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Robert James Fischer vs Boris Spassky
Second Piatigorsky Cup (1966), Santa Monica, CA USA, rd 17, Aug-14
Spanish Game: Marshall Attack. Modern Variation (C89)  ·  1/2-1/2
ANALYSIS [x]

FEN COPIED

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Kibitzer's Corner
< Earlier Kibitzing  · PAGE 2 OF 2 ·  Later Kibitzing>
Oct-07-02
Premium Chessgames Member
  Honza Cervenka: Byrne's game with Hebden:

[Event "New York Kavkasian"]
[Site "New York"]
[Date "1983.09.??"]
[Round "0"]
[White "Byrne,Robert E"]
[Black "Hebden,Mark"]
[Result "1-0"]
[Eco "C89"]
1. e4 e5 2. Nf3 Nc6 3. Bb5 a6 4. Ba4 Nf6 5. 0-0 Be7 6. Re1 b5 7. Bb3 0-0 8. c3 d5 9. exd5 Nxd5 10. Nxe5 Nxe5 11. Rxe5 c6 12. Re1 Bd6 13. g3 Qd7 14. d3 Qf5 15. Nd2 Qg6 16. Ne4 Bc7 17. Qf3 Bg4 18. Qg2 Rad8 19. Bg5 f6 20. Be3 f5 21. f4 Kh8 22. Nf2 Bh5 23. Bd4 Rfe8 24. Be5 Bxe5 25. fxe5 Qh6 26. d4 Ne3 27. Qh3 c5 28. Nd3 g5 29. Bf7 cxd4 30. Qxh5 Qc6 31. Rxe3 1-0

Oct-07-02
Premium Chessgames Member
  Honza Cervenka: Matanovic's game with Ostojic:

[Event "JUG-ch 24th"]
[Site "Novi Travnik"]
[Date "1969.??.??"]
[Round "9"]
[White "Matanovic,Aleksandar"]
[Black "Ostojic,Predrag"]
[Result "1-0"]
[Eco "C89"]
1. e4 e5 2. Nf3 Nc6 3. Bb5 a6 4. Ba4 Nf6 5. 0-0 Be7 6. Re1 b5 7. Bb3 0-0 8. c3 d5 9. exd5 Nxd5 10. Nxe5 Nxe5 11. Rxe5 c6 12. g3 Bf6 13. Re1 c5 14. d4 cxd4 15. cxd4 Bb7 16. Nc3 Nxc3 17. bxc3 b4 18. Bb2 bxc3 19. Bxc3 Qd7 20. Rc1 Rac8 21. Qd3 Rc5 22. d5 Rfc8 23. Bd2 Rxc1 24. Rxc1 Rxc1+ 25. Bxc1 h5 26. h4 g6 27. Qe4 Qc7 28. Qe8+ Kg7 29. Ba3 Qd8 30. Bf8+ Kg8 31. Qxd8 Bxd8 32. Bh6 Bc7 33. Bg5 Kf8 34. Kf1 Be5 35. Ke2 f6 36. Bh6+ Ke7 37. Kd3 Bd6 38. Kc4 Bc8 39. Bc2 f5 40. Bg5+ Ke8 41. Ba4+ Kf7 42. Bc6 Kg7 43. Bf4 1-0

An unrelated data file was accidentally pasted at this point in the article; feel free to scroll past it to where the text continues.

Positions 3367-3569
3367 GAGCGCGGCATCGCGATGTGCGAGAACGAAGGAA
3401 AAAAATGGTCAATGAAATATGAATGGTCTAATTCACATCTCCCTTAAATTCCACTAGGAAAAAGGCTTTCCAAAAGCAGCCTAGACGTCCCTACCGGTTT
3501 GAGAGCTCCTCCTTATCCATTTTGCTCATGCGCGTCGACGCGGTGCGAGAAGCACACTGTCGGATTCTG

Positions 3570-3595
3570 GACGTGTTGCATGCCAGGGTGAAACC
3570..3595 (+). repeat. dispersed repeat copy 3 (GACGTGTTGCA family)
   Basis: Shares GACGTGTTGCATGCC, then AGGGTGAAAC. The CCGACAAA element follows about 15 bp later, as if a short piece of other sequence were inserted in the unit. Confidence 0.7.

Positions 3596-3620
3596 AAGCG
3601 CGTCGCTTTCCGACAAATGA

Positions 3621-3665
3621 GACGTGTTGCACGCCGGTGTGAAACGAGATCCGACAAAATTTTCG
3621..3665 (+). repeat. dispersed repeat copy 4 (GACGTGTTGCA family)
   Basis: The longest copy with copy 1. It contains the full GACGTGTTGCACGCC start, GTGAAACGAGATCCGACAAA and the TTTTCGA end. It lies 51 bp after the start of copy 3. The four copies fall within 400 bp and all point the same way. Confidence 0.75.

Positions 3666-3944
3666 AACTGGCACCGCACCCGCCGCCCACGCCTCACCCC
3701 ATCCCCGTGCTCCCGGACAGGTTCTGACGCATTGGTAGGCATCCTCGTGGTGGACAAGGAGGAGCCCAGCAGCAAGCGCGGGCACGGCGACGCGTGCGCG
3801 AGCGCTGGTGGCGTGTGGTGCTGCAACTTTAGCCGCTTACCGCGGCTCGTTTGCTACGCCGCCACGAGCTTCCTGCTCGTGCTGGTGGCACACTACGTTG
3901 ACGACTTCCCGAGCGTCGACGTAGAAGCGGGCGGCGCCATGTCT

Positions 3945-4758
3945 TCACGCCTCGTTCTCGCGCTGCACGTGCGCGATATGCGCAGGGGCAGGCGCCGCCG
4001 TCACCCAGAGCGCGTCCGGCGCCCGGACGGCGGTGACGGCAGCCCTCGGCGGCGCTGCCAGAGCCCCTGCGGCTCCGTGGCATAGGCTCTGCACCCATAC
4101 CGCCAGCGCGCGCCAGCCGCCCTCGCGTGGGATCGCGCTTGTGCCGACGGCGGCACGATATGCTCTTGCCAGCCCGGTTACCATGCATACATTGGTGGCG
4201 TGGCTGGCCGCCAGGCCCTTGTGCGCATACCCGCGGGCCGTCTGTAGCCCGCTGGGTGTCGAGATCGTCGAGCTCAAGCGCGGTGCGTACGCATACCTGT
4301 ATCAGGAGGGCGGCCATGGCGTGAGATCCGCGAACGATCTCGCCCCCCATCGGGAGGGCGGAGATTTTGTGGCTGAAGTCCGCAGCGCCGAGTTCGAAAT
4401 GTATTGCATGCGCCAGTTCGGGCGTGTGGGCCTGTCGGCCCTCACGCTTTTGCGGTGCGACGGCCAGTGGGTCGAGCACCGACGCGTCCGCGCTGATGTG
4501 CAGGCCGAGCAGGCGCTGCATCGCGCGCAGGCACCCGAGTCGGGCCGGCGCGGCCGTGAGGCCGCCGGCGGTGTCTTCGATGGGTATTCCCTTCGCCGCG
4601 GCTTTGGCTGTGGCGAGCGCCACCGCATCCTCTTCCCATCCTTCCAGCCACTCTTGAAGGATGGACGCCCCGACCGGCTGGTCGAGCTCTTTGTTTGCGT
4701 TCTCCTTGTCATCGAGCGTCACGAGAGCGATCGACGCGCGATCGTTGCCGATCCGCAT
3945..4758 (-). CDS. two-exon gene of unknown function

Oct-07-02  drukenknight: Honza has anyone tried 12 a4? could not find any in data base. My line above is mistyped; CORRECTED LINE:

12 a4 Bd6 13 Rxd5 (why lose a tempo when I can sack the rook?) ...cxd5 14 Bxd5 Rb8

But be careful, if 14...Qh4 15 Bxa8?? loses the game!

Oct-07-02
Premium Chessgames Member
  Honza Cervenka: 14.Bxd5 in your line is not good for 14...Bxh2+ and 15...Qxd5. Better seems to be 14.axb5 Qh4 15.g3 Qe4 16.d3 Qf5. 12.a4 was played but I never saw that with continuation 12...Bd6 13.Rxd5!?
Oct-07-02  drukenknight: yes HOnza I see your pt. about 14 Bxd5; my mistake. 14.axb5 Qh4 15. Qf3
Oct-07-02  drukenknight: It is also possible 12 a4 Bf6 although I believe 12..Bd6 is better for black. My mistake on 14 Bxd5
Mar-30-04  iron maiden: By holding Fischer to a draw in this game, Spassky kept level with him on the scoreboard of the tournament, and in the next and final round he was able to pull ahead by beating Donner.
Mar-30-04
Premium Chessgames Member
  refutor: drukenknight...12.a4 is fascinating in the fact that it *almost* works, i can't help but think that white's lack of development will bite him in the @$$ eventually, but the rook sack is worth a one-time attempt in blitz ;)
Jul-28-04  chess4games: Draw seems like NOT draw in this game.
Jul-29-04
Premium Chessgames Member
  Benzol: <chess4games> Why don't you think it's a draw?
Jul-29-04  chess4games: <Benzol> Beause it is a draw.
Jul-29-04  beer: <chess4games> Learn how to spell and stop being a smartalek and pest.
Sep-18-04
Premium Chessgames Member
  Knight13: <beer> You stop saying bad things to people.